Jun 02, 2023
Formando as Tribos de Israel: Doze Filhos, Menos Um (Gênesis 30)
Formare le tribù di Israele: dodici figli, meno uno (Genesi 30)
Former les tribus d'Israël : douze fils, moins un (Genèse 30)
Формирование колен Израилевых: двенадцать сыновей, без одного (Бытие 30)
Formando las Tribus de Israel: Doce Hijos, Menos Uno (Génesis 30)
Die Bildung der Stämme Israels: Zwölf Söhne, weniger einer (Genesis 30)
اسرائیل کے قبائل کی تشکیل: بارہ بیٹے، ایک چھوٹا (پیدائش 30)
Scripture reading – Genesis 30
Today’s Scripture reading is Genesis 30 and 31, and my devotional will be published in two parts. The first will focus solely on Genesis 30, and the second will be issued on Genesis 31.
Our study in Genesis 29 concluded with God blessing Leah, the lesser favored wife of Jacob (Genesis 29:31-35). The LORD, ever compassionate, “saw that Leah was hated (despised or shamefully treated)” and “opened [Leah’s] womb: but Rachel was barren” (Genesis 29:31). Twelve sons were born to Jacob, and they would become the fathers of the Twelve Tribes of Israel. Leah, Laban’s oldest daughter, became the mother of Jacob’s first four sons: Reuben (Genesis 29:32), Simeon (Genesis 29:33), Levi (Genesis 29:34), and Judah (Genesis 29:35).
Genesis 30 – Jacob’s Family: Twelve Sons, Less One
Rachel, the beloved wife of Jacob, was barren (a cultural stigma in those days) and jealous of her sister who had borne her husband four sons (Genesis 30:1a). Provoked by jealousy, Rachel demanded of Jacob, “Give me children, or else I die” (Genesis 30:1b). Betraying his frustration of living in a home with two unhappy wives, Jacob answered Rachel in anger and said, “Am I in God’s stead, who hath withheld from thee the fruit of the womb?” (Genesis 30:2).
Rather than trusting the LORD to bless her with a son, Rachel followed cultural norms and demanded Jacob give her children through her maid Bilhah. Choosing to pacify his beloved Rachel (Genesis 2:23-24), Jacob complied with Rachel’s insistence, further complicating his home's spiritual and emotional dynamics. As a result, Bilhah, Rachel’s maid, conceived and gave birth to the fifth and sixth sons of Jacob, Dan (Genesis 30:1-6), and Naphtali (Genesis 30:7-8).
Fearing she might no longer conceive sons by Jacob (Genesis 30:9), Leah insisted he raise children by her maid Zilpah. As a result, Zilpah conceived and gave birth to Jacob’s seventh and eighth sons, Gad and Asher (Genesis 30:9-13).
Yet, God once again blessed Leah, and she conceived Jacob’s ninth and tenth sons, Issachar and Zebulun (Genesis 30:17-20), and a daughter she named Dinah (Genesis 30:21).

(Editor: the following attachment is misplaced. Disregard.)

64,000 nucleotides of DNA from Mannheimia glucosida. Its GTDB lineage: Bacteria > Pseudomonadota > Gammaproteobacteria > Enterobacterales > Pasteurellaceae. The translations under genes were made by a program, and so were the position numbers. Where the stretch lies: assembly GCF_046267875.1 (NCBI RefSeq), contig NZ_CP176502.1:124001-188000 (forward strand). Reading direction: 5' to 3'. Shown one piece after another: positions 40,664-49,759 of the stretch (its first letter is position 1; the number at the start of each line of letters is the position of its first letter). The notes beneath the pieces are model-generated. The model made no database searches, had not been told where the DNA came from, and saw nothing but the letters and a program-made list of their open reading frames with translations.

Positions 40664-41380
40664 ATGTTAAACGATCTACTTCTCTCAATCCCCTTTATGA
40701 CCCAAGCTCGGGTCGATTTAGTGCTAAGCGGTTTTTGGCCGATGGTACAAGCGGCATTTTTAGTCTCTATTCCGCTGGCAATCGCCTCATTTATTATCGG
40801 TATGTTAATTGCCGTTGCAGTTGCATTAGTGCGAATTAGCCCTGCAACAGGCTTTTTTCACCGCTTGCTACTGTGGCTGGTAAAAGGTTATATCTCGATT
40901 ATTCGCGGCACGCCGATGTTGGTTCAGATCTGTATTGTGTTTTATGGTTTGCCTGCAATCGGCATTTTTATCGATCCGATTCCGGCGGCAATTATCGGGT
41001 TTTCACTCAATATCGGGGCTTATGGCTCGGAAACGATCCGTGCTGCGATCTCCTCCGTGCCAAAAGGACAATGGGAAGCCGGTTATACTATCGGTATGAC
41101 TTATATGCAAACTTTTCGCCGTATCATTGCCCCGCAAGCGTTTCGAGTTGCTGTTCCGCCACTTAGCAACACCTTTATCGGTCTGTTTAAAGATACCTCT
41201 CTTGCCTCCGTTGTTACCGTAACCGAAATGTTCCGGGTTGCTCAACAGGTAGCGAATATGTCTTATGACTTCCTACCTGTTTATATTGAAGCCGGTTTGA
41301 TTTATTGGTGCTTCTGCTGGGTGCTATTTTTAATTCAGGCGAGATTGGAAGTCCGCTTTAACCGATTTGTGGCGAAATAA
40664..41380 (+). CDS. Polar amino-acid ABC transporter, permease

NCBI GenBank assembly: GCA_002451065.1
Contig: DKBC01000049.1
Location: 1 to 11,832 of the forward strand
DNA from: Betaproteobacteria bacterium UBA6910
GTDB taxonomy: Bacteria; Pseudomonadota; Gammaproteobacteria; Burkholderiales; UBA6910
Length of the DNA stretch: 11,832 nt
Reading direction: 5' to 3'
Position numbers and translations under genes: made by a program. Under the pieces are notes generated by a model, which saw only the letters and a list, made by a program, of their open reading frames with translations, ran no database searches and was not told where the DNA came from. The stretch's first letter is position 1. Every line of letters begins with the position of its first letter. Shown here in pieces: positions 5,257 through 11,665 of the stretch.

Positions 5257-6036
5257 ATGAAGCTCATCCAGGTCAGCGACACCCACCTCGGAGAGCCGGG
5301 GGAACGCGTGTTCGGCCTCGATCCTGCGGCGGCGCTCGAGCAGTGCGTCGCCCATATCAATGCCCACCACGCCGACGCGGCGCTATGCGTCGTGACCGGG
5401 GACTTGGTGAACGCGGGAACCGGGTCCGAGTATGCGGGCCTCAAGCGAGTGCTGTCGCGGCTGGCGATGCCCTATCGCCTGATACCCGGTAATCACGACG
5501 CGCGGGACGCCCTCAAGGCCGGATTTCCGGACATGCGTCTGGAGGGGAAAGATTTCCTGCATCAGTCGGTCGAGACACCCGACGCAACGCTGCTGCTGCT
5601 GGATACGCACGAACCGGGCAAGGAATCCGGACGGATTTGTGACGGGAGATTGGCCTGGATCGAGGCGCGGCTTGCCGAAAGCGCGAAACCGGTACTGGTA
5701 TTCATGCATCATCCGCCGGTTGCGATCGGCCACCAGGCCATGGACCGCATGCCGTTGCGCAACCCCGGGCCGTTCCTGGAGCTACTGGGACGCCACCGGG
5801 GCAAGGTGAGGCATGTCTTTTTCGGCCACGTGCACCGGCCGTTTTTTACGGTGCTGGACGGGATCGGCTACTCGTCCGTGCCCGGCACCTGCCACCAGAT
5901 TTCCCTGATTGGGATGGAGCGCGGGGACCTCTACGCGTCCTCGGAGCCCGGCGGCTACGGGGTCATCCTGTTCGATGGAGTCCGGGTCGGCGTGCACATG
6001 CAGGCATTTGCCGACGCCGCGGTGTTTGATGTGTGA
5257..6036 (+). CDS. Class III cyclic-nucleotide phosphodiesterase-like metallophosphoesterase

Let’s consider the dynamics in a home that disregarded God’s plan for marriage to be the union of “one flesh.” (i.e., one man and one woman, Genesis 2:24).
Although Leah was the mother of six sons, she was not genuinely content. She longed for something she would never have: to be first in her husband’s affections (Genesis 30:20). For Rachel; there was a perpetual spirit of jealousy, disappointment, bitterness, and sorrow between her and her sister. Rather than calling upon, waiting, and trusting the LORD to hear and answer her longing for a son, she bargained for mandrakes, a fruit that purportedly contained fertility properties (Genesis 30:14-16).
Two years passed before we read, “God remembered Rachel, and God hearkened to her, and opened her womb. 23And she conceived, and bare a son; and said, God hath taken away my reproach: (24) And she called his name Joseph [Jacob’s eleventh son]; and said, The Lord shall add to me another son” (Genesis 30:22-24). (In a later study, Rachel will die giving birth to Jacob’s twelfth son, whom he will name Benjamin, Genesis 35:16-19).
With the birth of Joseph, Jacob’s eleventh son, his obligation of servitude to Laban was fulfilled. He had served fourteen years for his marriages to Laban’s daughters (Genesis 29:20, 30). Finally, Jacob announced his intention to return to his family in Canaan (Genesis 30:25-26).
Laban, however, ever the sly one, had become a wealthy man and realized God’s special blessing rested on Jacob. He determined to bind Jacob to himself and continue to profit from his presence and labor (Genesis 30:27-30a). Jacob, however, now the father of eleven sons, and a daughter, reasoned, “the Lord hath blessed [Laban] since my coming: and now when shall I provide for mine own house also?” (Genesis 30:30)
Nonetheless, Laban constrained Jacob to remain in his household and asked, “What shall I give thee?” (Genesis 30:31) Jacob, wise to the ways of a deceiver, was unwilling to be indebted to Laban and said, “Thou shalt not give me any thing” (Genesis 30:31b).
Closing thoughts - Evidencing wisdom and discernment of husbandry and genetics, Jacob suggested that distinctive physical markings on the sheep, goats, and cattle would providentially mark them as his personal property and serve as his wages (Genesis 30:31-32). Laban agreed, and Jacob continued caring for his father-in-law’s flocks, even as God blessed him, making him rich. Therefore we read that Jacob “increased exceedingly, and had much cattle, and maidservants, and menservants, and camels, and asses” (Genesis 30:43).
Reflecting the providence and blessings of the LORD, in six years, God took Jacob from serving Laban as a poor hireling shepherd to a man of great wealth.
* A second bonus devotional will be published for Genesis 31.
Copyright © 2023 – Travis D. Smith
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